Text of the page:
As Mika and Satoshi continue their discussion, Chika comes over to Ikeda-sensei, the head teacher of the preschool class, who has been patiently waiting and watching during this whole interaction.

3. Ikeda-sensei watches the discussion

4. Ikeda-sensei watches as Satoshi
and Chika discuss what happened

Ikeda-sensei explains to Chika that Satoshi has a tendency to dominate conversations and to say too much, not giving others a chance to express themselves. Eventually Satoshi finishes his discussion with Mika and says he needs to apologize to Chika for having pushed her away. But instead of apologizing, he tells her that she shouldn’t have interrupted.

5. Ikeda-sensei watches as Satoshi
explains his position

Our speculation is that he didn’t apologize because he believed that his actions were justified and appropriate according to the implicit rules of deaf discourse, which view interrupting a face-to-face conversation between others as rude. Chika responds by explaining that she had only wanted to say “one small thing” and that he had hurt her feelings. Ikeda-sensei, sitting just a few feet away, waits and watches this whole interaction (mimamoru), nodding in approval as Chika makes her points. Finally, the tug of war begins (and Kurihari-sensei’s team wins, as Satoshi predicted). During this whole interaction, which lasts about 15 minutes, six or seven other children from the preschool class, who are not directly participating in the discussion, perform the role of what Kumagai-sensei calls the gyarari, and what we would, following anthropological studies of Japan, word call seken no me—the eyes of society.

We are only at the very beginning stages of this research. The next step will be to return to Meisei to interview Ikeda-sensei and other teachers, administrators, and parents there about the practices seen in the video. In these interviews we will be looking closely for expressions of implicit as well as explicit cultural beliefs about teaching and learning.

If you are interested in more details about our research, please contact us: Akiko Hayashi ( and Joseph Tobin ( Information on Preschool in Three Cultures and other projects is also available online at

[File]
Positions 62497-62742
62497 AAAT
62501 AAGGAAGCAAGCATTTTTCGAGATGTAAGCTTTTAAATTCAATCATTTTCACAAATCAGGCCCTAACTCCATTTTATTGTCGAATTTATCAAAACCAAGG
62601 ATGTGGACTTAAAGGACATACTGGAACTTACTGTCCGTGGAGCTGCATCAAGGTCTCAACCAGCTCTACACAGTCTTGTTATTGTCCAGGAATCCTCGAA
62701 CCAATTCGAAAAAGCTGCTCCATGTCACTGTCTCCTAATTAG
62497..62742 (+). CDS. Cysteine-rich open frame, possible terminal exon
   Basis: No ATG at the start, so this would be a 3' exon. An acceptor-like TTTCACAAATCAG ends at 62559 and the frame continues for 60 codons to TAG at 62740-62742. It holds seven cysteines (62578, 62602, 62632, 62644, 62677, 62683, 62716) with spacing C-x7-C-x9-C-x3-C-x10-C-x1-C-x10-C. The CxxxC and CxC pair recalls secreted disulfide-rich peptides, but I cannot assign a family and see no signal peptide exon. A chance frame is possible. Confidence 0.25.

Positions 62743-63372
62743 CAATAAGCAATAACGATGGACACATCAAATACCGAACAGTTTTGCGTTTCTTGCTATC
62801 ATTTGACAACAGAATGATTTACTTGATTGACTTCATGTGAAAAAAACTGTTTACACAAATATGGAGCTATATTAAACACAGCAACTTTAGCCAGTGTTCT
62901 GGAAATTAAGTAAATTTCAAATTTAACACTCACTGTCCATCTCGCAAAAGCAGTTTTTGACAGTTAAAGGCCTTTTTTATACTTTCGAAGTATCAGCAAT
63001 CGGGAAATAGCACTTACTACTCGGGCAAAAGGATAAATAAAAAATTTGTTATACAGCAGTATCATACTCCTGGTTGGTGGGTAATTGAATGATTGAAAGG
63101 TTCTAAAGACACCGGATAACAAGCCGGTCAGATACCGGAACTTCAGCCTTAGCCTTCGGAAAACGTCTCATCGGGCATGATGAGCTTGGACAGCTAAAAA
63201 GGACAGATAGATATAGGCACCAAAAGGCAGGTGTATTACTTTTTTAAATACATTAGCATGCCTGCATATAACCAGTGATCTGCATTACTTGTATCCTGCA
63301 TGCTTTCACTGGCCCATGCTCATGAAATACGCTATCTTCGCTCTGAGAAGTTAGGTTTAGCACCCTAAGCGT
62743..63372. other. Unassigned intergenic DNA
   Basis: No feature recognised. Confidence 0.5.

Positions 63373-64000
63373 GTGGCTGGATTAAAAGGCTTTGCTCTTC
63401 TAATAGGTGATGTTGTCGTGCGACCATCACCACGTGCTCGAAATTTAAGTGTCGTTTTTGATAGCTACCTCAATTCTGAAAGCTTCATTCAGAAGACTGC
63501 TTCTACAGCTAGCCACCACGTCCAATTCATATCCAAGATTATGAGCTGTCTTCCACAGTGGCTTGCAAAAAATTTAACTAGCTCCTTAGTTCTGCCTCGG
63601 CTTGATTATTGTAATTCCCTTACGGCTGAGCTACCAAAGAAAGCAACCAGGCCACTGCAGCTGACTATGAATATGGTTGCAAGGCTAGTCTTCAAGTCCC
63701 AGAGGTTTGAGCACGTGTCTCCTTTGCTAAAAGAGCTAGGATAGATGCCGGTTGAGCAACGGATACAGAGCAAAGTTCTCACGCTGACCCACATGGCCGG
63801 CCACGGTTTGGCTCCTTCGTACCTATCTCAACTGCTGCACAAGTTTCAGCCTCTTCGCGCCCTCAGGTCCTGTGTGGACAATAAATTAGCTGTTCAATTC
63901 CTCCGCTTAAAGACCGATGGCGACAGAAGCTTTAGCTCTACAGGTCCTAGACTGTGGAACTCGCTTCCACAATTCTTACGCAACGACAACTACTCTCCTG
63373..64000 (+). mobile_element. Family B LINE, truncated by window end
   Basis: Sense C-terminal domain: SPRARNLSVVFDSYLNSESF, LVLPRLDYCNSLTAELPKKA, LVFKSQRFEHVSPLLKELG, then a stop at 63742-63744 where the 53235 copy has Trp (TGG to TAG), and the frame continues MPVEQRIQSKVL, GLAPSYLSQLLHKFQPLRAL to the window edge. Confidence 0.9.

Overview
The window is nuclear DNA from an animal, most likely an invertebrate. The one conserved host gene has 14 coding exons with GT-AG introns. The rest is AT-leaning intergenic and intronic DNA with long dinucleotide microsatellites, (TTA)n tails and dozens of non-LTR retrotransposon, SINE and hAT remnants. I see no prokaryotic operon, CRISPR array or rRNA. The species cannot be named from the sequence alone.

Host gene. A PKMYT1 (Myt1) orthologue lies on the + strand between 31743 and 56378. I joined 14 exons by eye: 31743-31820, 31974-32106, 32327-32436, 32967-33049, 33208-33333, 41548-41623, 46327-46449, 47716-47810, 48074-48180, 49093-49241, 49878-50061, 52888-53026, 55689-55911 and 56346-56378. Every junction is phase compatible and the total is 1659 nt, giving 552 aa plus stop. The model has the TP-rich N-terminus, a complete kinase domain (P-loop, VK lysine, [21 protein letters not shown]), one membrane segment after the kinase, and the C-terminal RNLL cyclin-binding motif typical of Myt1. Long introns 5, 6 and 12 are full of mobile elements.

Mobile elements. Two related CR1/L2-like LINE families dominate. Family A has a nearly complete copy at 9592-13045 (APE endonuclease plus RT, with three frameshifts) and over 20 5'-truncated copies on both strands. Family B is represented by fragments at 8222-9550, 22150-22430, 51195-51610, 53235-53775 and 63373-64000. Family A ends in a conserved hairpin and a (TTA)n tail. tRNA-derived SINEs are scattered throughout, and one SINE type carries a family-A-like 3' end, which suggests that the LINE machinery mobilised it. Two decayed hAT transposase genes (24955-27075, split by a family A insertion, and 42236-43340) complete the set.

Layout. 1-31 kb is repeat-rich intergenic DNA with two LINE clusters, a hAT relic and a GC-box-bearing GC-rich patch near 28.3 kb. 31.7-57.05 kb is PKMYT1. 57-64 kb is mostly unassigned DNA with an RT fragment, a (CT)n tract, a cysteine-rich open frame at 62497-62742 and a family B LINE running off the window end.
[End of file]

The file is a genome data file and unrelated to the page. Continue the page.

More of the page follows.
Doi, Takeo
1971 The anatomy of dependence. Kodansha International.

Hayashi, Akiko, and Tobin, Joseph
2011 The Japanese Preschool’s Pedagogy of Peripheral Participation. Ethos, 39, 2, 139-164.

Hayashi, Akiko, and Tobin, Joseph
Reframing Visual Ethnography of a Japanese Preschool Classroom. Visual Anthropology Review (forthcoming).

Hayashi, Akiko, Karasawa, Mayumi, and Tobin, Joseph
2009 The Japanese Preschool’s Pedagogy of Feeling: Cultural Strategies for Supporting Young Children’s Emotional Development. Ethos, 37, 1, 32-49.

Lebra, Takie
1992 Japanese Patters of Behavior. University of Hawaii Press.

Tobin, Joseph., Hsueh, Yeh., and Karasawa, Mayumi
2009 Preschool in Three Cultures Revisited: China, Japan, and the United States. The University of Chicago Press.

Tobin, Joseph., Wu, David., and Davidson, Dana
1989 Preschool in Three Cultures: Japan, China, and the United States. New Haven, CT: Yale University Press.


Akiko Hayashi
Akiko Hayashi just completed her Ph.D. in early childhood education at Arizona State University and is now a Post-Doctoral Fellow at the University of Georgia. She is interested in teachers' cultural beliefs and practices, social emotional development in young children, and comparative education, within the context of early childhood education, with a focus on Japan and US-Japan comparisons.

Joseph Tobin
Joseph Tobin is a Professor in The Department of Elementary and Social Studies Education at the University of Georgia. His research interests include cross-cultural studies of early childhood education, immigration and education, children and the media, and qualitative research methods. He directed the Children Crossing Borders project and his newest project is a study of Deaf Kindergartens in Japan, France, and the US.